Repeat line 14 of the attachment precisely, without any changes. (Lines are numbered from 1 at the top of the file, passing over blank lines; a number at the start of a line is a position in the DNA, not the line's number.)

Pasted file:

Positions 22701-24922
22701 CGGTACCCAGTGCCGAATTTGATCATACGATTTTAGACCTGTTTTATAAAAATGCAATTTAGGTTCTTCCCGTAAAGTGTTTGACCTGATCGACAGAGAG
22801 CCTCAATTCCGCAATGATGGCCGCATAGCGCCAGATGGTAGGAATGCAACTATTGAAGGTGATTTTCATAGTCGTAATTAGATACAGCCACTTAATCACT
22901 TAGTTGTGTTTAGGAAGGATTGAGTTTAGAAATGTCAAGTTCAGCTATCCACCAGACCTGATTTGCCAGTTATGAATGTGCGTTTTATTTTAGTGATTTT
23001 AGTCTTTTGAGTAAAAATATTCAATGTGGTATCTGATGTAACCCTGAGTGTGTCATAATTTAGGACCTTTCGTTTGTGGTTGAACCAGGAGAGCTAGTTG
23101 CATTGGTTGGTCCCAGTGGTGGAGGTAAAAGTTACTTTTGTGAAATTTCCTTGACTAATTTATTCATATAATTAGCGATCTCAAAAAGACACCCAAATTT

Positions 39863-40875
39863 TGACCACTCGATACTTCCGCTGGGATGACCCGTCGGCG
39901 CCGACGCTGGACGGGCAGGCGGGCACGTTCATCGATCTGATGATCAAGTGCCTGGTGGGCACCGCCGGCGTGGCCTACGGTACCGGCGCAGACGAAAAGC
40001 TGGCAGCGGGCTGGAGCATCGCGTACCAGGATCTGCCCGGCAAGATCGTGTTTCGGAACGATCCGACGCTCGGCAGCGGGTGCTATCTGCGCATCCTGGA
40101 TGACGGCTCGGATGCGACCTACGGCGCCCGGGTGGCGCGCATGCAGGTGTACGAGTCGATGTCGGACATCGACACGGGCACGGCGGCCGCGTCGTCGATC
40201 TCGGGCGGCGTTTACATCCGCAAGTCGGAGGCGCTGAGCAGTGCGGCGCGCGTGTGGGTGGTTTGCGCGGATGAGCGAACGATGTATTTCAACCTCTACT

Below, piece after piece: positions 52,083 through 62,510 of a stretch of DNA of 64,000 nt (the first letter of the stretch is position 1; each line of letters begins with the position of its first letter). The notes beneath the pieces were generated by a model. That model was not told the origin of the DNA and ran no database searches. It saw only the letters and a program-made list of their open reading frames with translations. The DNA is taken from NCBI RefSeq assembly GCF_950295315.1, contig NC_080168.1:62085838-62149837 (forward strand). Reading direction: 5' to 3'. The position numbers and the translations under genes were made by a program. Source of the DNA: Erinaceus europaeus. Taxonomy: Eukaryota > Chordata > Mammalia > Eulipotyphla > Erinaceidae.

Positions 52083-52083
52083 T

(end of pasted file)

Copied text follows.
Positions 52083-52083